During a family trip to Maine, I was fortunate to test the Voïgtlander 12mm Ultra Wide-Helliar f/5.6 III, attached to my Sony A7r. For the entire week, the Voïgtlander 12mm was my primary lens and was incredibly fun to shoot with.
A 12mm ultrawide is a tool for a specific purpose: to capture as much in the frame as possible. What sets the Voïgtlander apart is not only how well it accomplishes this task, but also its style and grace. The manual focusing ring is fast and smooth, the aperture adjustments are solid clicks and not easily knocked out of place.
The Voïgtlander 12mm is an incredible addition to any landscape or architectural photographer's toolkit. Although not a fisheye, the lens offers an incredibly wide viewpoint. There is almost no distortion; lines are straight and true. Some may complain that f/5.6 is not fast enough, but this was a non-issue for me. Moreover, for low-light, even if the lens were faster, you would probably use a tripod.
On our first day in Maine we headed down to Biddeford to have breakfast at the Palace Diner. (If you haven't been, I highly recommend it.) The diner is a converted train car and seats only a few people. For any other lens on any other camera, its cramped location would make it impossible to take an interesting photograph. However the Voïgtlander made quick work of capturing the entire train car and everyone in it. Shots were sharp, contrasty, and the natural light allowed for easy handheld shooting.
Later that evening we went down to the beach. I was amazed that I was able to capture my feet (sorry) and the horizon in the same vertical shot. An unlikely scenario, for sure, but it was a shocking revelation to see just how wide the Voïtlander 12mm actually is. And here I thought 21mm was wide!
I used that crazy field-of-view to my advantage: taking drastic shots of a tiny boardwalk path to the beach, capturing all of the slats running before me while keeping the horizon at the top third line of the frame. And even though this lens isn't ideal for photographing people, I was able to photograph my mother up-close as she sifted through the sand and still capture a great deal of the surroundings as well.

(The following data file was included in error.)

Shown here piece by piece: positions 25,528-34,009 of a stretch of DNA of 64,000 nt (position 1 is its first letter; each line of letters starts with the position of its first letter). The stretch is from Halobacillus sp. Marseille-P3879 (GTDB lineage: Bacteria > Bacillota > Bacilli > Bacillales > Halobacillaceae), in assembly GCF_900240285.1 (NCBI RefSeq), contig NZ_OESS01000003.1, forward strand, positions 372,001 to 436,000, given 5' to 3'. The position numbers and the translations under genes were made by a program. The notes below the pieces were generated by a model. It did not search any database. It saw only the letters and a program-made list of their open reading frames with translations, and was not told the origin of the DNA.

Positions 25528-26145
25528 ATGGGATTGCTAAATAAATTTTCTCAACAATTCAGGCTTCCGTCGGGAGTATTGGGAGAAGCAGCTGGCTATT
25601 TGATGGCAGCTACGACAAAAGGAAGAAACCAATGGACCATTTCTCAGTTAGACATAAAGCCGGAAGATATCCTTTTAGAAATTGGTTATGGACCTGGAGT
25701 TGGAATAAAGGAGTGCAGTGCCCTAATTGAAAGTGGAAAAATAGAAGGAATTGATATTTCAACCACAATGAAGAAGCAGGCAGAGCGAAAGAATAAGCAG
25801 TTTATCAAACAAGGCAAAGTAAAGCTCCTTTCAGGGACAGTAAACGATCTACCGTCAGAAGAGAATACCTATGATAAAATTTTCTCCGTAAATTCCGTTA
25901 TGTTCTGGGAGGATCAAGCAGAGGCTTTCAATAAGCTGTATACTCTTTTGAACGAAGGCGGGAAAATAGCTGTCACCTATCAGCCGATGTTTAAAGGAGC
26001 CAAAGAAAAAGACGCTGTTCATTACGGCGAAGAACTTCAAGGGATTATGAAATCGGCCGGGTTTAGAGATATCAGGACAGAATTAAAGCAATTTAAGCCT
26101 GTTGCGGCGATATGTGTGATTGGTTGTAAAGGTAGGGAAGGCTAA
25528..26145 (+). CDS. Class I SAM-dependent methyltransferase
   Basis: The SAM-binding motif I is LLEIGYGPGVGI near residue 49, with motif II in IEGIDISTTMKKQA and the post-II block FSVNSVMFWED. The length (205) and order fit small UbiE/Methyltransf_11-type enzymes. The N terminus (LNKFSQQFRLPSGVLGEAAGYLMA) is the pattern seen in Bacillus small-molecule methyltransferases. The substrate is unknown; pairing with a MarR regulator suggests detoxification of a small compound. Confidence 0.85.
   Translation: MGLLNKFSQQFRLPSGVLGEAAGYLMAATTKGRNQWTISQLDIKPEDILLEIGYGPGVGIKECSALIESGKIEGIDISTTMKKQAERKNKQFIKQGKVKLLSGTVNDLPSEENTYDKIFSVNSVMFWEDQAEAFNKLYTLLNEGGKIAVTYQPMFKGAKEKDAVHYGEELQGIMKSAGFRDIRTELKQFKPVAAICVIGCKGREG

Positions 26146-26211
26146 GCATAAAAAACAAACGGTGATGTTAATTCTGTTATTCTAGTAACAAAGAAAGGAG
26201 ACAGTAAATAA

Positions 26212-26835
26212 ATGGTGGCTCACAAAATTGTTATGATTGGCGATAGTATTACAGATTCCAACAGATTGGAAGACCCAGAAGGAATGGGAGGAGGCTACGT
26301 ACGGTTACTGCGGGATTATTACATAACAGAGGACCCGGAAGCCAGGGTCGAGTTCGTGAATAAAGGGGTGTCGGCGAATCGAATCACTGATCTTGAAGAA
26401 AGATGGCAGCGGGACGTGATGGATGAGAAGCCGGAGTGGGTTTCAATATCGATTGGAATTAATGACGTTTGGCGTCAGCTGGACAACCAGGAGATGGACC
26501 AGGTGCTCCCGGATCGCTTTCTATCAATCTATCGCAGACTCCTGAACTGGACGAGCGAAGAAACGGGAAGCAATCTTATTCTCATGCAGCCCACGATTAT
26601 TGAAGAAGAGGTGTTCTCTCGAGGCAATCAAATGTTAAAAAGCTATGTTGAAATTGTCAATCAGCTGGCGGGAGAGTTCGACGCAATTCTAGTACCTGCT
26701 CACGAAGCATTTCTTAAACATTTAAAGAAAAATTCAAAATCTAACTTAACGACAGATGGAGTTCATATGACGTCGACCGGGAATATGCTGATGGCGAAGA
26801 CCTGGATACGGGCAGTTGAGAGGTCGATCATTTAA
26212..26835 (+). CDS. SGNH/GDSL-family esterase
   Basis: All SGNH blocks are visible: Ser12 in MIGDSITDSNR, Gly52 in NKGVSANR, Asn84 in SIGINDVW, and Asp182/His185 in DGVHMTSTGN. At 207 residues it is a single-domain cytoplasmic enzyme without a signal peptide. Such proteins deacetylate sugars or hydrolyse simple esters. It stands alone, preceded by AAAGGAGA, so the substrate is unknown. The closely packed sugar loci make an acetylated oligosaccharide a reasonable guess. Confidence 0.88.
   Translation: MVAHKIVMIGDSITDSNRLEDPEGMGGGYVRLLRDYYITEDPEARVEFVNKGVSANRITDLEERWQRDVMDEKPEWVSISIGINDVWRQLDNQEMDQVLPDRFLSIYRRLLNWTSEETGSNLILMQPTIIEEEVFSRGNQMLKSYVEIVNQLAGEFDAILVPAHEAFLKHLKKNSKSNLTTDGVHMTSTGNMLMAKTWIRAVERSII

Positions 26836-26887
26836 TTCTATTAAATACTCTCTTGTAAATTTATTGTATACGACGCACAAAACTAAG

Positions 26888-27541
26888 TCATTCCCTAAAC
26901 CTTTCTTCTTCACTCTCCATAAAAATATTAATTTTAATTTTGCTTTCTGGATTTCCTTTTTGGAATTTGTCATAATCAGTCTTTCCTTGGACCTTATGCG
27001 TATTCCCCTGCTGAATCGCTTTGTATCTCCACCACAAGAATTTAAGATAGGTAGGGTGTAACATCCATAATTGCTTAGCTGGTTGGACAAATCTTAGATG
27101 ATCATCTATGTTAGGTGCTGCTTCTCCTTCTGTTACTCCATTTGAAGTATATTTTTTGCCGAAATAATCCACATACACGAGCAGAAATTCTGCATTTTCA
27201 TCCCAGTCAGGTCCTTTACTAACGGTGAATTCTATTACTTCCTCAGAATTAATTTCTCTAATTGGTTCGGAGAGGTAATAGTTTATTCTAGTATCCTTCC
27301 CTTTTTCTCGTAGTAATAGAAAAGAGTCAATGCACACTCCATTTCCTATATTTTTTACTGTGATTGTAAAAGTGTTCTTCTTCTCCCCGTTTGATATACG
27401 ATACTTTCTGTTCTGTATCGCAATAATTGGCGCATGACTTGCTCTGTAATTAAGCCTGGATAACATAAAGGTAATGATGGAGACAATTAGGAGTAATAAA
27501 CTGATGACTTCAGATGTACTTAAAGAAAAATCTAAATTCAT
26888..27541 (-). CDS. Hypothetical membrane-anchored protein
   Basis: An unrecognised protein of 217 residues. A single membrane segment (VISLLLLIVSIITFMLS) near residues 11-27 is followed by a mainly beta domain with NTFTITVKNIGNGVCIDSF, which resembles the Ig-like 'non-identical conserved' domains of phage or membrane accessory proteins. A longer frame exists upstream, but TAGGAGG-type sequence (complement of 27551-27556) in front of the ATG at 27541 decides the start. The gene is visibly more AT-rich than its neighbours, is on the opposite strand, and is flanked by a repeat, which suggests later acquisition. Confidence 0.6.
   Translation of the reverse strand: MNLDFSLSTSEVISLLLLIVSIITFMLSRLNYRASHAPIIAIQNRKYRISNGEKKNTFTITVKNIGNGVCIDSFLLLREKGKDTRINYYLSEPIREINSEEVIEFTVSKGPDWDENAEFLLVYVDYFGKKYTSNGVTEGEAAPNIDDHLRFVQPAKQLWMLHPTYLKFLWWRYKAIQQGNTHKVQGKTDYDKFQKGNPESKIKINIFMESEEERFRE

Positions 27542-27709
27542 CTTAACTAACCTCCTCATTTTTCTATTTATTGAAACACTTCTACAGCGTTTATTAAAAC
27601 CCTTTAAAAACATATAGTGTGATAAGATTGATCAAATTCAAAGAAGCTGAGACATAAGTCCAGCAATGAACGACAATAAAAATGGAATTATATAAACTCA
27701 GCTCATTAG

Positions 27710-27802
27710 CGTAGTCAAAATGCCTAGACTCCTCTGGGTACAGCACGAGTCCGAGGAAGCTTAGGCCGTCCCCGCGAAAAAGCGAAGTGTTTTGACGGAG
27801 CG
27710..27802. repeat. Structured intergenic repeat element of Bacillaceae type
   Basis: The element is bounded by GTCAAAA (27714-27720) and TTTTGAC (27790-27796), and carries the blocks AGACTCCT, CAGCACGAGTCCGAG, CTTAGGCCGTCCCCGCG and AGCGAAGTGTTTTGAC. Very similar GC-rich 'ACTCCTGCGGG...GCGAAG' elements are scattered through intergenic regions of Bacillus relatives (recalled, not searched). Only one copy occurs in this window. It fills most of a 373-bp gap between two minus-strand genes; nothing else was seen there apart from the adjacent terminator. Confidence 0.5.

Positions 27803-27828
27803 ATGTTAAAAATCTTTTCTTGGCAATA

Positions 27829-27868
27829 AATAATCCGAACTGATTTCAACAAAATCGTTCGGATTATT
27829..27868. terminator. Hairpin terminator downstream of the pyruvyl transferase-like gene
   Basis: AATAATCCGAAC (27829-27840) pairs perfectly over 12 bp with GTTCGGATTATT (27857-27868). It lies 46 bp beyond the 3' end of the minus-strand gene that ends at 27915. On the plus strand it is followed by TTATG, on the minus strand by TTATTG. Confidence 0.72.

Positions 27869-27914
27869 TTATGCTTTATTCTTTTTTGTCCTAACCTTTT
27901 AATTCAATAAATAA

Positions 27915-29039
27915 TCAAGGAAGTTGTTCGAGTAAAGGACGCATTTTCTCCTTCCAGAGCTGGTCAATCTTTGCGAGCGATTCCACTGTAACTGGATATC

Shooting at Night
At night, armed with a tripod and a long-exposure, I photographed this beached-due-to-low-tide sailboat and the jetty behind it. Slow moving clouds turned into soft trails, and I was able to fit the top of the mast, the entire hull, and its buoy lines with these drastic and fun angles.
On another clear night, I captured the stars and constellations on the beach and in the marsh behind it. I had hoped to photograph the Milky Way, but due to surrounding light pollution, this just wasn't in the stars. Still, constellations such as Taurus and the Pleiades (the Seven Sisters) are easily discerned.
Shooting in Portland
Due to a two-hour delay on my last day, I walked down to Portland's piers and photographed the fishing boats in their wharfs. With the Voïtlander 12mm, I was able capture the environment and feeling of being there. The strong angle allowed me to depict the juxtaposition between overcast skies and the brightly colored boats and buildings in the foreground. Here is where the vignetting of the lens became more noticeable, especially with a gray sky. This problem was easily solved with some RAW post-processing, although I kept most of the vignetting as it adds a moody touch and complements the sky.
This lens is fun! I want a Voïgtlander Ultra Wide-Helliar 12mm f/5.6 Aspherical III in my toolbox. It is not an everyday lens, nor should it be. But if you need to capture an entire building, inside or out, this is the lens for you. If you want to get crazy angles for creative use, this is the lens for you. And if you want a sharp, easy to use lens for landscape photography, both for day and night, this is definitely the lens for you.
About the Author
By day, William Bright is a User Interface and User Experience designer. He studied photography in college and has been shooting for more than 25 years. Find his photography on Instagram: @billfactor.